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The Blissful Ignorance of American neo-Nazis

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The violent white supremacist rally in Charlottesville reflects the dangerous, vicious, open-the-floodgates culture that having a Bully-in-Chief in the White House has created in America.
Hundreds of protesters descended upon Charlottesville, Virginia, on August 12, 2017 for a “Unite the Right” rally. 
The rally was dispersed by police minutes after its scheduled start at noon, after clashes between rallygoers and counter-protesters, and after a torchlit pre-rally march Friday night descended into violence.
But later that day, as rallygoers began a march and counterprotests continued, a reported Nazi sympathizer drove a car into a crowd of counterprotesters, killing one and injuring 19.
Self-described “pro-white” activist Jason Kessler organized the rally to protest the planned removal of a statue of confederate general Robert E. Lee from a park in Charlottesville. 
Kessler is affiliated with the alt-right movement that uses internet trolling tactics to argue against diversity and “id…

Indonesian President Defends Death Penalty for Drug Crimes

Joko Widodo and Angela Merkel
Joko Widodo and Angela Merkel
Indonesia's president is defending his country's use of the death penalty for drug offenses, arguing that drug abuse constitutes an emergency.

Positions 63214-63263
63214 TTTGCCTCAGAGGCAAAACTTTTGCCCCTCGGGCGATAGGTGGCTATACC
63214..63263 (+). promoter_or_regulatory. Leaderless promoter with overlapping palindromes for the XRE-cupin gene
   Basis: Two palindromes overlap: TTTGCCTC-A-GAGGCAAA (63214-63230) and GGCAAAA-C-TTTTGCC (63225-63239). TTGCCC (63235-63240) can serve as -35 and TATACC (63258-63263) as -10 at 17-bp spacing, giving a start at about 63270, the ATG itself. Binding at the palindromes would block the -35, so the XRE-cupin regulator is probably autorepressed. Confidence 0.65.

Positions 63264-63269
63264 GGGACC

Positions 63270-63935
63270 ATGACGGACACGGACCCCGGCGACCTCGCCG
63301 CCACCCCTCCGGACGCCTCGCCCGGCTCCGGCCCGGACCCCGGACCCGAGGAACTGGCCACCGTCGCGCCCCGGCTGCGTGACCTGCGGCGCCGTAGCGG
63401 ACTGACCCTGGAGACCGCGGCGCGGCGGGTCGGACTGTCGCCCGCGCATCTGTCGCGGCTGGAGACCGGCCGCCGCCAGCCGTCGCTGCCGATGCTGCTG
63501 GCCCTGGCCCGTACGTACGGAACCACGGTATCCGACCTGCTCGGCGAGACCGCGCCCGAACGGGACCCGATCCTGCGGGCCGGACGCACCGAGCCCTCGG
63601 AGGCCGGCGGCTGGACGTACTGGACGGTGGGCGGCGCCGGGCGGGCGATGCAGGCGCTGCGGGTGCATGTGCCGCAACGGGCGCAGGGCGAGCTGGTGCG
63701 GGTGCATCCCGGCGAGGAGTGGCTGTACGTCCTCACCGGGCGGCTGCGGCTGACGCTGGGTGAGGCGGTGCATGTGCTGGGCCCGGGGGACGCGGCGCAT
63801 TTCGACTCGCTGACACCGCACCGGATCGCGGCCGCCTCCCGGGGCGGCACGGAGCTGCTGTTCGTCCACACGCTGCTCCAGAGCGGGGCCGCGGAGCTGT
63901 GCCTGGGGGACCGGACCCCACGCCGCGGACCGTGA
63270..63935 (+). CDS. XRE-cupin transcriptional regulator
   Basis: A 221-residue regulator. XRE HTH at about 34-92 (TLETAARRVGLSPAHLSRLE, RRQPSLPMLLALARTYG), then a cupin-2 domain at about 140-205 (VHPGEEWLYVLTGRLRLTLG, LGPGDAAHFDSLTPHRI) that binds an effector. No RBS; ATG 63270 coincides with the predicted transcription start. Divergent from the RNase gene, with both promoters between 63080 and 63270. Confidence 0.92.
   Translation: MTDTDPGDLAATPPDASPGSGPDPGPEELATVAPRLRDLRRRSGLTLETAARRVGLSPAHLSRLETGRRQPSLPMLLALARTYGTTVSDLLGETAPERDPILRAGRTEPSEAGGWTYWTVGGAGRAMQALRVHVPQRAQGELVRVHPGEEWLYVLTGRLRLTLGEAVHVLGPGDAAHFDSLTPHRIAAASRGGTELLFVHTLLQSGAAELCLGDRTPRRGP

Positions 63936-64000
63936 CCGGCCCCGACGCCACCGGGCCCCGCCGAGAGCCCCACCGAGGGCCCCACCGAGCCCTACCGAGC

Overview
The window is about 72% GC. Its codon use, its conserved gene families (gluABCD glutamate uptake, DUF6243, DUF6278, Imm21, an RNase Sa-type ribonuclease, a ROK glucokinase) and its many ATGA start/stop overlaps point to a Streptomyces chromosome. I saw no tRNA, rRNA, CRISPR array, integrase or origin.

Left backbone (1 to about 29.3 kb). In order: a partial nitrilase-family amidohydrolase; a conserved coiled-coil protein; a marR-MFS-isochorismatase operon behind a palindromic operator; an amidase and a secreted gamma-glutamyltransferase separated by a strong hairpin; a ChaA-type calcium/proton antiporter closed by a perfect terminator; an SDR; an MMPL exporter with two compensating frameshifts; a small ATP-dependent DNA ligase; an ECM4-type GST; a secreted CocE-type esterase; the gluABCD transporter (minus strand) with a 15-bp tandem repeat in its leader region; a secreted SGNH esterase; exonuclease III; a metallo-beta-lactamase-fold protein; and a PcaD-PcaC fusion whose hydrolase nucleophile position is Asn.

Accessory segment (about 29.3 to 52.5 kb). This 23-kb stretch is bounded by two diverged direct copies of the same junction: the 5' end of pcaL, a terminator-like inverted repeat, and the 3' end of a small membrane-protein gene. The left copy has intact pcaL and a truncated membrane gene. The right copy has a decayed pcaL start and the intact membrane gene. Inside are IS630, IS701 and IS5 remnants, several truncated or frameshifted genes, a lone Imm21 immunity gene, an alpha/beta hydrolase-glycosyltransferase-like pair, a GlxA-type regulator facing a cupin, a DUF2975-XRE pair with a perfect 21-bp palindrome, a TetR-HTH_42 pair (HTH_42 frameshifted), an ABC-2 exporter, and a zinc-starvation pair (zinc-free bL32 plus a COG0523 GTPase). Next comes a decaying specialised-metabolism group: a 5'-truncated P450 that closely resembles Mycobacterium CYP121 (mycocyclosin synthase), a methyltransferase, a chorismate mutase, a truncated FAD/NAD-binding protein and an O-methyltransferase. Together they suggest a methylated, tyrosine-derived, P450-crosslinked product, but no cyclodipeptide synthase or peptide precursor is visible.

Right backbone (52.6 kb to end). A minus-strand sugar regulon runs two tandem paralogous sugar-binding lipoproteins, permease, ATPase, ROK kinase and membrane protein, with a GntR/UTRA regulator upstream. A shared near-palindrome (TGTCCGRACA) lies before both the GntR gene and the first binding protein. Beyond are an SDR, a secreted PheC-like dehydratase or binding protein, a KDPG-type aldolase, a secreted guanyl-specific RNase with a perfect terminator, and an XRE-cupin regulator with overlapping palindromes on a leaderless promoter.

Indonesia has extremely strict drug laws and more than 130 people on death row, mostly for drug crimes. Authorities recently said Indonesia is preparing to execute more foreigners convicted of drug offenses. Executions last year caused an international outcry.

President Joko "Jokowi" Widodo said Monday that "Indonesia currently has an emergency, above all in drug abuse." He said 30-50 people a day die in Indonesia because of drugs.

Jokowi said through an interpreter: "Implementation of the death penalty is carried out very cautiously."

He spoke after meeting German Chancellor Angela Merkel, who underlined Germany's opposition to capital punishment and its wish for Indonesia "not to implement it if possible."

Source: Associated Press, April 18, 2016


German president urges abolition of Indonesia's death penalty

German President Joachim Gauck urged his Indonesian counterpart to abolish the country's death penalty during a meeting in Berlin on Monday, telling Joko Widodo that, especially when it comes to human rights, government heads must sometimes take the 1st step, according to attendees.

Reassuring Joko that Germany supports Indonesia's path towards more democracy, Gauck said that it's especially in times of transformation that wise social policy is needed to bring a society forward.

Gauck and Joko got into an intense discussion on the topic, with the Indonesian president arguing that the death penalty was still necessary to fight against drug-related crimes.

He added that with 85 % of the population supporting capital punishment, it was not up to him to go against the will of the majority.

Gauck said that Germany's relationship with Indonesia was especially important in the fight against radical Islamism, and that the archipelago showed that Islam and democracy are far from incompatible.

Source: DPA, April 18, 2016

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